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Attachment theory

Publish date: 21/08/2015

Tags: children

 Attachment-theory-new

Attachment

Attachment theory was initially researched by John Bowlby. The theory explores the attachment between a child and their significant caregiver.

It suggests that emotions and a sense of self can be the foundation for:

  • Resilience
  • Self-esteem
  • Engagement
  • Expectations in relationships and
  • Emotional and cognitive development

An important factor in the theory is the positive response from the primary caregiver to emotions such as fear and uncertainty from the child.

There are considered to be three main attachment styles which are established between 12 and 18 months old. The attachments and how the child experiences separation and loss of that relationship are shown below.

Secure attachment

Children are vulnerable for some time and need the protection of carers. A secure attachment exists where the primary caregiver is emotionally available and responsive to a child’s needs. The child may be upset if their caregiver leaves and happy when they return but is generally at ease and knows that their needs will be met. This makes them feel safe to interact with the world.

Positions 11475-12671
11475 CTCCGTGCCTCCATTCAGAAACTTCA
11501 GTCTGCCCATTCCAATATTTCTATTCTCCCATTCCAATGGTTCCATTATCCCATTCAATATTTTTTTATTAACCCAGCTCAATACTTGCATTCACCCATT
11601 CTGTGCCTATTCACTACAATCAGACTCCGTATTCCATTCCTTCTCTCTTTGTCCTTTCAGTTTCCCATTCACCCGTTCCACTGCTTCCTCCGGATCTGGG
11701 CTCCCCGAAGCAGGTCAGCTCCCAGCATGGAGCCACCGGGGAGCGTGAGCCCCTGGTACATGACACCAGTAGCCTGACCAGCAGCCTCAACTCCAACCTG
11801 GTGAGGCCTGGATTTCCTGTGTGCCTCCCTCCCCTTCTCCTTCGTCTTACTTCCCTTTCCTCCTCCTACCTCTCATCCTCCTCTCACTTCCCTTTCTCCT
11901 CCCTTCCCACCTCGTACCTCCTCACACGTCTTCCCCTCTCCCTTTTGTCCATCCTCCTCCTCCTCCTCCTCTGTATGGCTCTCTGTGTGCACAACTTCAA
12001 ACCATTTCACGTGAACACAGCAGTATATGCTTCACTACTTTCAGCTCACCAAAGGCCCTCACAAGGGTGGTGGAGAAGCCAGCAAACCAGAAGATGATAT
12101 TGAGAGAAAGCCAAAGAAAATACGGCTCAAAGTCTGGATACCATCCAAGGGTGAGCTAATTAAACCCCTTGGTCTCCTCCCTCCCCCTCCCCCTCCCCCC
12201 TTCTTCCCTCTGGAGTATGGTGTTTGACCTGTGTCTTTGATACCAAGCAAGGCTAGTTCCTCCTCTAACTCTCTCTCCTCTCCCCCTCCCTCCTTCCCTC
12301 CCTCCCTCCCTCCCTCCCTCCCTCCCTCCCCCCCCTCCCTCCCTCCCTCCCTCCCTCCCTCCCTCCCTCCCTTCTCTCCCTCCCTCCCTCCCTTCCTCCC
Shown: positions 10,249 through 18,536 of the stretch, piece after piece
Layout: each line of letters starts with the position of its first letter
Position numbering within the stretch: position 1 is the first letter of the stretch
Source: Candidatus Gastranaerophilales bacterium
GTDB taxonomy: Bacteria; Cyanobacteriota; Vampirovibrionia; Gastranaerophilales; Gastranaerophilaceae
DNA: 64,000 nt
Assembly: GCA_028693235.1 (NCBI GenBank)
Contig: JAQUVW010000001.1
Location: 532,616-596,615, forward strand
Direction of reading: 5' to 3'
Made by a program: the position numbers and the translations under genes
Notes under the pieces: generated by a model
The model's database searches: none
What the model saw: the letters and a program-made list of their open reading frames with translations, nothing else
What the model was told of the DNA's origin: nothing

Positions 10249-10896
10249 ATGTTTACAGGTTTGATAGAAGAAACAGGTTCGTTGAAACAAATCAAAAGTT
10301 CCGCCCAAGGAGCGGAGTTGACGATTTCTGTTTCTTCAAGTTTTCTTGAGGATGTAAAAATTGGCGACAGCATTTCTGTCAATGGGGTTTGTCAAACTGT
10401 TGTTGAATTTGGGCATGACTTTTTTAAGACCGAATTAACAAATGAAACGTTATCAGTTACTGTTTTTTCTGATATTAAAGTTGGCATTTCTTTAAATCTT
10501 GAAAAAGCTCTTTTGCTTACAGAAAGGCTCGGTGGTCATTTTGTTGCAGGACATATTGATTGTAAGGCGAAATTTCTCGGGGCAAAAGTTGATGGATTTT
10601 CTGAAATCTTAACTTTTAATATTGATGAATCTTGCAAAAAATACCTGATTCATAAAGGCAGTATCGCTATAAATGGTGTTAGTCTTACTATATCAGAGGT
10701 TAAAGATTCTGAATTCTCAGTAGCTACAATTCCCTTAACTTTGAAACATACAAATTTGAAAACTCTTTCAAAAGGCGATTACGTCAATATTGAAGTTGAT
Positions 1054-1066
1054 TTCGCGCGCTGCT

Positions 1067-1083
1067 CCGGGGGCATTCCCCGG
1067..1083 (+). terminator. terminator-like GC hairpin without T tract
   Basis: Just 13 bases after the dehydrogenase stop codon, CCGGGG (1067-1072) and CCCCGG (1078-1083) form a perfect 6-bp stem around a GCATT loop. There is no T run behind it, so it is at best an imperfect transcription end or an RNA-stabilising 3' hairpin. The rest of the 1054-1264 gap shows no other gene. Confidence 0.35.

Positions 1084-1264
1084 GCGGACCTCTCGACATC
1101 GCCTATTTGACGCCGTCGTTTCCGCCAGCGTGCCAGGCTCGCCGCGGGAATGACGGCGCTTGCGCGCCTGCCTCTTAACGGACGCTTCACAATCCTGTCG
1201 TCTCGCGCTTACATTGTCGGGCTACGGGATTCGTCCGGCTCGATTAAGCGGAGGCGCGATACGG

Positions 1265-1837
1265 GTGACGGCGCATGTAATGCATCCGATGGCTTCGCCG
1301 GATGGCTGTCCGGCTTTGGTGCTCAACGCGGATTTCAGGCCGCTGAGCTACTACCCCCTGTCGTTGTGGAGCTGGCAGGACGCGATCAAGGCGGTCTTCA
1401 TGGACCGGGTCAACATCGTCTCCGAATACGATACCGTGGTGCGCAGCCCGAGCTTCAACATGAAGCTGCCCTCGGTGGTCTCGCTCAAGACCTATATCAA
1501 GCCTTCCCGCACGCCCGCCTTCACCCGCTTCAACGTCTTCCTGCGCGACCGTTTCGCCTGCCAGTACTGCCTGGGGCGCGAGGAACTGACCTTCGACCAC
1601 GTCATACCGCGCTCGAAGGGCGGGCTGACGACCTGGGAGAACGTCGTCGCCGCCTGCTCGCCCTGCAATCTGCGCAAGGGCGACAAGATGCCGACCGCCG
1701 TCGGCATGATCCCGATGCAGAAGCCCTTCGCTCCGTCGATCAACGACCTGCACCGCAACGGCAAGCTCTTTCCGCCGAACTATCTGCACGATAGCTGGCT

Avoidant attachment

When a child finds their primary care giver to be emotionally unavailable, unresponsive and rejecting, the opposite happens. Because they feel unsafe, they may be clingy and demanding if their caregiver leaves and either remains so on their return or becomes aggressive. The child may avoid approaching the carer for help as they fear rejection. This may make them more self-reliant but can also find it hard to trust others and ask for help.

Ambivalent attachment

Lack of consistency creates its own set of problems. When a primary care giver is inconsistent in responding to their child’s needs; they may be present but distracted. The child is likely to be upset when their caregiver leaves the room and clingy and demanding on their return but not reassured. The outcome, according to Bowlby, is a child who’s clingy and demanding of attention but can be wary of strangers.

Useful links

youngminds.org.uk - attachment

essentialparenting.com - the forms of attachment

psychology.about.com - attachment


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